Warburton, Eliot
Travels in Egypt and the Holy Land, or, The crescent and the cross: comprising the romance and realities of eastern travel — Philadelphia, 1859

Page: 201
DOI Page: Citation link: 
License: Public Domain Mark Use / Order
1 cm




antiquities of nubia

Here Desolation keeps unbroken sabbath,

'Mid caves, and temples, palaces, and sepulchres;

Ideal images in sculptured forms,

Thoughts hewn in columns, or in caverned hill,

In honor of their deities and of their dead.

James Montgomery.

We rowed all day, and floated all night at the river's will, from
the time we commenced our northern course. The reader by
this time must be as tired of river scenery, palms, villages, and
deserts, as, to say the truth, we began to be ourselves. I shall,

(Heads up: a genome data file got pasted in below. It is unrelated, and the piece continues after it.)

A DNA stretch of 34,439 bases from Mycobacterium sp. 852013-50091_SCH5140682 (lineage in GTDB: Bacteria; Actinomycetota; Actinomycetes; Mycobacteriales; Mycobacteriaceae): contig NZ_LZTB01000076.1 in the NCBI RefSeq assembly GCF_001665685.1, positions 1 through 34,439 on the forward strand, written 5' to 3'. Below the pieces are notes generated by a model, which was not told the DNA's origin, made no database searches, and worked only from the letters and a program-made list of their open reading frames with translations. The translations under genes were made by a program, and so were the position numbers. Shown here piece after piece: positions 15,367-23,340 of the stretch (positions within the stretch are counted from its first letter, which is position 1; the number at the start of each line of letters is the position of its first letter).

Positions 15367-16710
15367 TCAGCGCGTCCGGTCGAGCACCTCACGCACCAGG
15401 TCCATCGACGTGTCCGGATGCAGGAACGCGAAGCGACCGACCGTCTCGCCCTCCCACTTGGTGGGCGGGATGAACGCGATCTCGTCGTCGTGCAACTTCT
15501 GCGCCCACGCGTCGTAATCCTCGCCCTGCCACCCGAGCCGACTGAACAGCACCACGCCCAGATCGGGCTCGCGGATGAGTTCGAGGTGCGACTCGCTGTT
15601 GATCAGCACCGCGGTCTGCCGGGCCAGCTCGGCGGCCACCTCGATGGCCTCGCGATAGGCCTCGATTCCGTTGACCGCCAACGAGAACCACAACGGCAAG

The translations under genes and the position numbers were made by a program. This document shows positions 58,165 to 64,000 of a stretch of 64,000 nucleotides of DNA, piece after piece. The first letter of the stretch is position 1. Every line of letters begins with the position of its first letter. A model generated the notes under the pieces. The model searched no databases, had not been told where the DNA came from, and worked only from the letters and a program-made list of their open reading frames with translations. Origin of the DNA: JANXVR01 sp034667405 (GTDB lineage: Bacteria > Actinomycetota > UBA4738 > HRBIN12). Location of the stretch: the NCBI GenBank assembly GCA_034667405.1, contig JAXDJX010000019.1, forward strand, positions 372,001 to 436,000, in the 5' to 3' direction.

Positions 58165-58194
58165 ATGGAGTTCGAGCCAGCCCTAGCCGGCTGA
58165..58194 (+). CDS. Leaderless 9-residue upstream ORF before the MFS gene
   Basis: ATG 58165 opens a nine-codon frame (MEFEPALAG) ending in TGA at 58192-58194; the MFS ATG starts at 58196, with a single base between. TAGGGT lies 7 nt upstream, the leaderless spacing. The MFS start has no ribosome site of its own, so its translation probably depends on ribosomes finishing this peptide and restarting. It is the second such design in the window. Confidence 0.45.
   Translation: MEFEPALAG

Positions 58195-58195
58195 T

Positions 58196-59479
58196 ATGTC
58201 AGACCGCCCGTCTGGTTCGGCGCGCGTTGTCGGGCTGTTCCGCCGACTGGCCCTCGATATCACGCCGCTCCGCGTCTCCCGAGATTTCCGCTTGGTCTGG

therefore, only allude, as we pass, to the architectural marvels
that fringe this unique river.

Towards evening, on the second day, after leaving Wady
Haifa, we repassed the extraordinary group of pyramidal and
other rocky mountains I have mentioned in ascending the river,
and then arrived at the chief wonder of Nubia, if not of all the
Valley of the Nile. The correct name of this rock-temple is
Abou-Symbal; but it it so much more generally known as Ip-
samboul, tha. I shall make use of that name ; writing as I do for
English, not for Arab readers.

After sailing for some hours through a country quite level on
the eastern bank, we came upon a precipitous rocky mountain,
which starts up so suddenly from the river's edge, that its very
summits are reflected in the water. We moored under a sand-
bank, and, accompanied by half a dozen of the crew with torches,
approached this isolated and stupendous rock. Yet, even here,
the daring Genius of .Ethiopian architecture ventured to enter
into rivalry with Nature's greatness, and found her material in
the very mountain that seemed to bid defiance to her efforts.
loading ...